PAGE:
Lehigh Valley Curb Appeal
The front yard is wide and flat with a slight downward slope going away from the house in all directions. The front walkway and stoop was made of regular concrete built when the house was constructed. A well pipe sticks out of the ground in a very noticeable area close to the front of the house. The front of the house faces to the east, which means it gets morning sunlight. Wind comes strong off the mountain from the north.
FRONT YARD WISHLIST
They wanted to add a new walkway that would match the backyard patio we had installed the previous year. Surrounding the walkway and in front of the house they wanted to update their current landscape with a similar plan of what we created in the back. Our client requested two things: try to use the same plants we used in the back of the house while reusing most of the existing plants and to add a defined line between the lawn and the planting beds.
We created a serpentine style walkway that leads from the driveway to the hose and flares out on both end to allow for smooth transition to the front and the driveway. We did the stamp in textured seamless slate stamped in beige cream color hardener and russet.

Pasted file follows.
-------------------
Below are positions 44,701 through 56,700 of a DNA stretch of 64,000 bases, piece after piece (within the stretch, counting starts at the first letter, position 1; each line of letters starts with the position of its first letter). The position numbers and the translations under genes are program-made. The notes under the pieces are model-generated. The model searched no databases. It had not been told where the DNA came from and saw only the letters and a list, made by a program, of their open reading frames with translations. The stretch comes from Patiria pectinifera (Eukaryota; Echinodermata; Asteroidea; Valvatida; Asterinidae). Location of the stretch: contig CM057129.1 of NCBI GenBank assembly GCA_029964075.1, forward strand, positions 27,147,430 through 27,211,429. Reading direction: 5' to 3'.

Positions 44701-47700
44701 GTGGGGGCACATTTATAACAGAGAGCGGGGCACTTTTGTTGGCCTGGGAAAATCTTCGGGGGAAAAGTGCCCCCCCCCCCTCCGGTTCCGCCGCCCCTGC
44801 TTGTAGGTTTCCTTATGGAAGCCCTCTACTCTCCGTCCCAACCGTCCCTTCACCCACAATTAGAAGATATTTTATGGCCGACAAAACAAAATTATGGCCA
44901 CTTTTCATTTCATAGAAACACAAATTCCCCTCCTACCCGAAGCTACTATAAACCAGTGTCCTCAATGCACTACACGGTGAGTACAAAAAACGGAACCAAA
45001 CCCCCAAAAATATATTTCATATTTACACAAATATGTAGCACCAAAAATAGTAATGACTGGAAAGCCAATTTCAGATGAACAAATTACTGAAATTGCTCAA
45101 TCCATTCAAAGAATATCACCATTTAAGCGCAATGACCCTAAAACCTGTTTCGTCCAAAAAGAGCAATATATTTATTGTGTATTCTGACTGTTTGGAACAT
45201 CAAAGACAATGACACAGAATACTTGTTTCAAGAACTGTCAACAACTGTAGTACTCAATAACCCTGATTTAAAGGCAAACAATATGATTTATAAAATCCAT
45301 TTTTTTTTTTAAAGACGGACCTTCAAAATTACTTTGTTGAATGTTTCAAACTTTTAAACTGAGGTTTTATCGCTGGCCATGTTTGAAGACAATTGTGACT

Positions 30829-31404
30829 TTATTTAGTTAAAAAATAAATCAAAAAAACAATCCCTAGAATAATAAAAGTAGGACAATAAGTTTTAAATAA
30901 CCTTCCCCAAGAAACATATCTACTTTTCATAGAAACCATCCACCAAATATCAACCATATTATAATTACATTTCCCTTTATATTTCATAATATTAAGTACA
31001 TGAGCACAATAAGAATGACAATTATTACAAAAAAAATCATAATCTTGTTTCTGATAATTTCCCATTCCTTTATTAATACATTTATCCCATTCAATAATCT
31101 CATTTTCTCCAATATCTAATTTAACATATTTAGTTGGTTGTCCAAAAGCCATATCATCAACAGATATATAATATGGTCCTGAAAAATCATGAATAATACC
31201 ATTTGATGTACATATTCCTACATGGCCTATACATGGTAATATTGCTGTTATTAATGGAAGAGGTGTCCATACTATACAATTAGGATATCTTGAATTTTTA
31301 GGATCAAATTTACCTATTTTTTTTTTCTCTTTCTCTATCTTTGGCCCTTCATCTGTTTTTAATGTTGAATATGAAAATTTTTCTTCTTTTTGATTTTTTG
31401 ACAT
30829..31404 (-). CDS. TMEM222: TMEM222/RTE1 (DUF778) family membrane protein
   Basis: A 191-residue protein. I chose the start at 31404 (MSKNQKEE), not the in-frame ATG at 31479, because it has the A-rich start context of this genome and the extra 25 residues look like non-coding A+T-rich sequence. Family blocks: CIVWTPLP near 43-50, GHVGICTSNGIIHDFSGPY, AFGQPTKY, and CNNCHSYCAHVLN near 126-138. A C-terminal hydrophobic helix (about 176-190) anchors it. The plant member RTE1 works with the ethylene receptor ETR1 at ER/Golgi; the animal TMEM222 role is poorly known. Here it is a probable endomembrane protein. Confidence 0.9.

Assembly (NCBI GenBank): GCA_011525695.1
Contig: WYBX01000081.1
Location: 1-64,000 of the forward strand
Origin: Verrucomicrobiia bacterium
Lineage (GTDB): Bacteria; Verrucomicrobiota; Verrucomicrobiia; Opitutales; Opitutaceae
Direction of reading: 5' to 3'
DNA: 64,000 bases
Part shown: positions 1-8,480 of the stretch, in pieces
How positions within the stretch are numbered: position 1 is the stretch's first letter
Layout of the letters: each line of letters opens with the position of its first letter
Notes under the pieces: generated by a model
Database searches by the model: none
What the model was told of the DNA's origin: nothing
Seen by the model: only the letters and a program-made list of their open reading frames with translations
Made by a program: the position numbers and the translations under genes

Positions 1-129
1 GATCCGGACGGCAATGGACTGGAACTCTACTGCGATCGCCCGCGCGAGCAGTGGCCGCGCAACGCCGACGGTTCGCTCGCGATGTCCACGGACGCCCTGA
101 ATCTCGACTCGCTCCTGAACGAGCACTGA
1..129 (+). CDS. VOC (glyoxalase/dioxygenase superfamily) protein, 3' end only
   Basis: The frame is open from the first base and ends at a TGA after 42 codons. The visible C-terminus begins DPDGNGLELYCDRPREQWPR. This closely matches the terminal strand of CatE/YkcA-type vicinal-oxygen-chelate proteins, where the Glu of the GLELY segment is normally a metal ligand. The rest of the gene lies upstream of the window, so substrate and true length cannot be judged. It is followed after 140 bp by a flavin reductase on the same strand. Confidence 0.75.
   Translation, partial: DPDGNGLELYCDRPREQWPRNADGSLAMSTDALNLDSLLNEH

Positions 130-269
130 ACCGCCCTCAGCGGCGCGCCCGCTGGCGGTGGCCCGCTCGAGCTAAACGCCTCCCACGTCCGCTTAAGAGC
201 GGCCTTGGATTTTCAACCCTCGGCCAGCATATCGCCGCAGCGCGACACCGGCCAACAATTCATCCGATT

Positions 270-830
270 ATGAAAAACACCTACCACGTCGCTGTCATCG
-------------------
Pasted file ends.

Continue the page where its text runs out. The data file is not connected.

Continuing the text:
The planting beds we created were outlined in a Techo Bloc edging material that mimic existing Techo Bloc walls and features that are in the back. Using the same materials (and plants) that were used in the backyard creates harmony throughout the entire property.
The front and the back of the house get equal amount of sun and shade. The front gets the sun in the morning and the back gets the sun in the afternoon. We tried to use some of the same plants we used in the back or a similar variety of them. Since the back gets a “hotter sun” in the afternoon and the plants sit further away from the house, the plants we picked for the back were essentially all full sun plants. The plants in the front would be planted near the house which means they would not only get the “weaker sun” but they would get plenty of more shade during the daytime.
We added a variety of evergreen shrubs and trees with flowering shrubs and perennials mixed in between. We framed the house with an Alaskan Weeping Cedar to the left and a multi stem heritage birch tree to the right by the driveway. Some of the plants we added were Weigela, Azalea, Holly, Astilbe, Geranium, Spirea, Hydrangea and Inkberry. The plants we transplanted included Blue Star Juniper, Gold Juniper, Compact Pfitzer Juniper, Dayliles, Hosta and Knockout Roses.
Our lighting plan included path lights and spot lights for the trees. The outdoor lighting not only adds interest to the night landscape but also adds an element of safety and security.